Now it was dawn, and fingers of light were reaching through the canopy overhead. She heard the voices again, and the clink of steel. "Soldiers" she thought, with relief. She heard the crackle of fire, and caught the smell of smoke. Her relief grew. Fire would keep the elves away. She stood, throwing off the bracken, the aches of a night spent on the ground causing her to wince. She began to run towards the voices.

    Ellenna hit the ground without warning. She'd tripped over something in her hurry. Dazed, she brushed leaf litter out of her face, and rolled onto her back, looking for what had tripped her. She found herself staring into the face of the orcish warchief, his hideous face drawn into a snarl. She opened her mouth to scream for help.
  • Grunmash reached out quickly, snatching the woman up with his strong arms. His calloused hand clamped firmly over her mouth.

    "You might not want to do that. Those are Tel'Eman soldiers-- they won't help you. Stay still, stay quiet and I won't kill you."
  • The orcish warrior snatched her up, and Ellenna felt its hand, vice-like, over her face. She kicked and tried to bite, but to no avail. The thing snarled in her ear in its brutal and harsh language.

    But miraculously, it didn't kill her. A moment later, the thing was carrying her away, still holding a hand over her mouth. She stopped struggling as the long strides of the orc jostled her.
  • "I was peeing in a bush when they arrived in the camp. That filthy orc dropped the girl with a bump and sat down at the fire. He just seemed to take it for granted that there would be a fire waiting for him. Didn't even care that someone else might have spent twenty minutes making that fire! Gods damn orcs! They just sat there, keeping warm, him talking and her staying mostly quiet. She was probably scared of him, too. Not that I was scared, but that brute looked ugly and mean.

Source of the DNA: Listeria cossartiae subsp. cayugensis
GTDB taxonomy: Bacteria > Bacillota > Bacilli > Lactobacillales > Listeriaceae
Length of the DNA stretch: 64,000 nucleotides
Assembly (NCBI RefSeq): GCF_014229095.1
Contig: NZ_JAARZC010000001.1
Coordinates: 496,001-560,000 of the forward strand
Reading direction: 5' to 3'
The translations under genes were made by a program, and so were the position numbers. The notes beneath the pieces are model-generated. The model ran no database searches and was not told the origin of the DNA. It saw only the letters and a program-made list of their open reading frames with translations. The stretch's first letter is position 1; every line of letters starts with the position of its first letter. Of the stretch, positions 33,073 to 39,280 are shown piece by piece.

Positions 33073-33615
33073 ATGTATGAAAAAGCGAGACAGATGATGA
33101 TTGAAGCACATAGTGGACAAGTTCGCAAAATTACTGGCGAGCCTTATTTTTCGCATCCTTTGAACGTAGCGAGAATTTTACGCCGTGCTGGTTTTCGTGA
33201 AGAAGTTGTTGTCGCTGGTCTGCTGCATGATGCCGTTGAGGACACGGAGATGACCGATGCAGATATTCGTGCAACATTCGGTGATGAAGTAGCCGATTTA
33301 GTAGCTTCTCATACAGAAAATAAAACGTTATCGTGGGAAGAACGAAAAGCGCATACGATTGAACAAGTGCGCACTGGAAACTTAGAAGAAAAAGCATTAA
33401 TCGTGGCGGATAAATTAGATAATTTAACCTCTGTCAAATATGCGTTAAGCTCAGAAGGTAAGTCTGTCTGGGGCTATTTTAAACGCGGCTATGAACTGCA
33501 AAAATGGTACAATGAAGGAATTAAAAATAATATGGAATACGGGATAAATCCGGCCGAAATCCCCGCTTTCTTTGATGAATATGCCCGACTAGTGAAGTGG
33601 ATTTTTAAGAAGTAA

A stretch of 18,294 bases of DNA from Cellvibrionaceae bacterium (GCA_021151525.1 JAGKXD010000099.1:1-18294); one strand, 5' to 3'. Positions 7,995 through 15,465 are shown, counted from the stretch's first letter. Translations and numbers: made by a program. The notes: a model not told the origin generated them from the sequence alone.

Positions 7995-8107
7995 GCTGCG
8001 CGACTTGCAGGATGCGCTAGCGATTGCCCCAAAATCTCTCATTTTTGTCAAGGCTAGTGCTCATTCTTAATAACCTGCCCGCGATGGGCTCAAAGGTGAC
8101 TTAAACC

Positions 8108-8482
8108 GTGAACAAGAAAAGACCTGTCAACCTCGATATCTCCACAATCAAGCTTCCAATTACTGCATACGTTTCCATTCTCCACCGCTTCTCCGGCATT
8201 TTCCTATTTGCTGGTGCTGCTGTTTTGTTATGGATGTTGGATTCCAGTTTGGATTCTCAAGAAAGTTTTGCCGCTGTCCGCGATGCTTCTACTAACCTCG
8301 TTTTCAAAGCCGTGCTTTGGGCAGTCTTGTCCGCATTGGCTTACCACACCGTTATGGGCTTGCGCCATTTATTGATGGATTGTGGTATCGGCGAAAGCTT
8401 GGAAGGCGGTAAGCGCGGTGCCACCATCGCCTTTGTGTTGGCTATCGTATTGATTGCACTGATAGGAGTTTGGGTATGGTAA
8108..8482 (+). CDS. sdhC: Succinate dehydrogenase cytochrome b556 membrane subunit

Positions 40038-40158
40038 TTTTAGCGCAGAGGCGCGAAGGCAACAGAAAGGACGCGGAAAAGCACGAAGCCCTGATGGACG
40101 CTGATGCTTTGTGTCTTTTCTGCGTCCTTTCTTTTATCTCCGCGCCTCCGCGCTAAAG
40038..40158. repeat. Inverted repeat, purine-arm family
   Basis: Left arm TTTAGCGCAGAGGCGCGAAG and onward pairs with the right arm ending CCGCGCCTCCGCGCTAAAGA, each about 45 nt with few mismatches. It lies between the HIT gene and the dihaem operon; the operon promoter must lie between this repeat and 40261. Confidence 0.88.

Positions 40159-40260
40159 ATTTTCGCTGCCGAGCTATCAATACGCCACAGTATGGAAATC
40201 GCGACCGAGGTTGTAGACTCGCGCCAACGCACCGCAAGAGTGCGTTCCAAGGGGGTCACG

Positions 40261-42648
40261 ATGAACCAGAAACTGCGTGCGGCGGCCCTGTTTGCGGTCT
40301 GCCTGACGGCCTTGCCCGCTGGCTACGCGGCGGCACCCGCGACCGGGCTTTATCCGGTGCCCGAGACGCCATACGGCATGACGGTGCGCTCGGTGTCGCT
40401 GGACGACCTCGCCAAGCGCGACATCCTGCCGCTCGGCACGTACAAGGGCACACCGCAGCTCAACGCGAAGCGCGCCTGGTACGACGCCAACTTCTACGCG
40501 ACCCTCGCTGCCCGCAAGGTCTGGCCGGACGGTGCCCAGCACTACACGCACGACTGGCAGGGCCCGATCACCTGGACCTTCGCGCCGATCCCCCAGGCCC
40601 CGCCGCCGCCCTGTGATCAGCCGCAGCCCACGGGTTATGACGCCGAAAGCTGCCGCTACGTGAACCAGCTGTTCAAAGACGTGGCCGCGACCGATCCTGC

That was when I realized I knew her. I had gone to school with her when we were little girls. Helen, Ellen, something like that. Oh man, now I know I know her. That means I have to try to save her."
    "So you weren't going to save her, but now that you know her, you will?" he enquired.
    "That's how this thing works, right? Aren't you the one who knows the rules?" she asked agressively.
    He held up his hands (if you could call them hands) defensively. "You have to make the decisions, you know that."
    "Ok then, let's go!"
  • Grumnash cursed to himself under his breath. Bursting in on that campfire had been a mistake. He was still not really sure why he did it. Counting Coup should be the last thing on his mind now. But the loss of his warriors stung him. He couldn't appear weak in from of his captive, or he'd lose the right to keep her. And he had enjoyed the look of stunned fear on the female stranger's face when she came back to the fire to see him sitting there. The robed one seemed impassive. He'd smelt odd as well.

    But it had been a mistake. He could be sure of being followed now, and he was making terrible time. The woman, his captive, insisted on walking herself now. He could carry her, but she kicked and screamed. And now she kept looking behind her with shining eyes. He knew she was hoping for rescue.

    He couldn't help but admire her strength. For a human, she was remarkable resiliant. Most slaves became silent and numb after a few days of capture, but she was alert, and active, always looking around her for a chance to escape. Even if she did slow him down terribly, she'd be a valuable asset once he brought her home.